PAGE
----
A new era dawning for a Virginia wonder

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When Thomas Jefferson first laid eyes on Natural Bridge, a 215-foot-high limestone arch that soars over a Shenandoah Valley creek, he was so impressed that he bought it and the land around it from the King of England for 20 shillings.

For the next 239 years, the Virginia landmark remained in the hands of private individuals. That long run will come to an end next month, when a conservation group is expected to take possession of what Jefferson called "one of nature's most sublime oddities." Natural Bridge, which lies about 45 minutes from Lynchburg and draws 200,000 visitors a year, may eventually become a state or national park.

The sale by the current owner, 88-year-old Washington developer Angelo Puglisi, opens a new chapter for the unusual geologic formation, whose glory days as a premier tourist destination are long behind it. Mr. Puglisi and minority investors had bought the property for $6.5 million in 1988.

Natural Bridge was ranked with Niagara Falls as one of the two natural wonders of the New World back in the late 18th century, and a parade of prominent Americans made their way to see it, including James Monroe, Sam Houston and Martin Van Buren. Long before he was president, George Washington is said to have carved his initials into the rock while surveying it for Lord Fairfax. But the bridge was eventually upstaged by the Grand Canyon, Yellowstone's geysers and other discoveries. And the mystery of its origins, which were key to its early allure, became the stuff of grade-school textbooks.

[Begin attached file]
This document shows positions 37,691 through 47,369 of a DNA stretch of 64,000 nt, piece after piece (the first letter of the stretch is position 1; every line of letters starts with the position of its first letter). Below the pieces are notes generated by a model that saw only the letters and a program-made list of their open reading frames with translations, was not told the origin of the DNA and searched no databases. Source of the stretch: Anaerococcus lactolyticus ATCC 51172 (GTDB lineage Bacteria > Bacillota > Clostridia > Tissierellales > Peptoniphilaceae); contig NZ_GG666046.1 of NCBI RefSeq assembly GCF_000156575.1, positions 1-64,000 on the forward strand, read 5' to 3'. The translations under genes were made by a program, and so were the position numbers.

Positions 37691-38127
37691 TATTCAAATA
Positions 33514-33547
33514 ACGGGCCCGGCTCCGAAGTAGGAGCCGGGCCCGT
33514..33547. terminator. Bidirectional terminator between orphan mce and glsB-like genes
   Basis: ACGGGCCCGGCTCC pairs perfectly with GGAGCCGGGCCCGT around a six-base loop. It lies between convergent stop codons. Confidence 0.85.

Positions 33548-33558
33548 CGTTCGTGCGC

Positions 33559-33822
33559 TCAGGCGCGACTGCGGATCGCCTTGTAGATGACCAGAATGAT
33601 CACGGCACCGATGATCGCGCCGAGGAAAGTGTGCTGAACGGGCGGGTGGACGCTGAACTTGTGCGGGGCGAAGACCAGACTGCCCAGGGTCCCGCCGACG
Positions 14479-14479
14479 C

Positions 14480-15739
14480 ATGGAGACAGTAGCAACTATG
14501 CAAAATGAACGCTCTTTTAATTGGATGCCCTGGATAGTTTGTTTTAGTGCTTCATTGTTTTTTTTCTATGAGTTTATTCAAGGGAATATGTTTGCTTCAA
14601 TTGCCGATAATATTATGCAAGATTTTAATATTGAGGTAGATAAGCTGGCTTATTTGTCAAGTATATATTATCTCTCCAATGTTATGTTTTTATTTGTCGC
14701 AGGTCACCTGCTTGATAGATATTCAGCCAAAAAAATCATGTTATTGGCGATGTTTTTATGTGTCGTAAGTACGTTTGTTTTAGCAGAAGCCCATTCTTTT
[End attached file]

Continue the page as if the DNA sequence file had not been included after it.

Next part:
Today, though, it remains enough of a draw that other attractions have sprouted around it, including a wax museum, a safari park and Foamhenge, a plastic foam reproduction of Stonehenge. The attractions' owners and employees have come to rely on class trips and families out for Sunday drives for their livelihoods.

"Whatever happens to the bridge dictates what happens to all the other attractions," said Mark Cline, Foamhenge's creator and a Rockbridge County tourism board member. "We don't want to see it turn into a cheap tourist attraction."

Locals spent much of the past year in suspense over the bridge's ownership. The stone arch and about 1,600 surrounding acres were initially put up for auction, with the possibility that the property would be split into as many as 35 parcels, said Jim Woltz, president of Woltz & Associates, whose real estate firm is handling the sale. That prospect stoked fears of disjointed development schemes and landscape-marring mines and housing developments.

But preservation was the outcome that Mr. Puglisi said he wanted all along. The challenge was to find a buyer willing to take on the entire property.

But even as the Dec. 18 auction date loomed, Mr. Puglisi and Mr. Woltz quietly pursued conservation groups and public officials. In November, Mr. Woltz announced a tentative deal that would allow a regional nonprofit group with holdings in Virginia and other states to own the property.

The group has asked not to be named until it receives final government approval for the purchase, expected to close in early January.

Conservationists welcomed the arrangement as a way to stave off development and to preserve an important corridor for wildlife, including bears, coyotes and foxes, between the Blue Ridge and Allegheny Mountains.

Business owners and tourism officials also see opportunities to attract a wider audience if the bridge is rebranded as a state or federal park.


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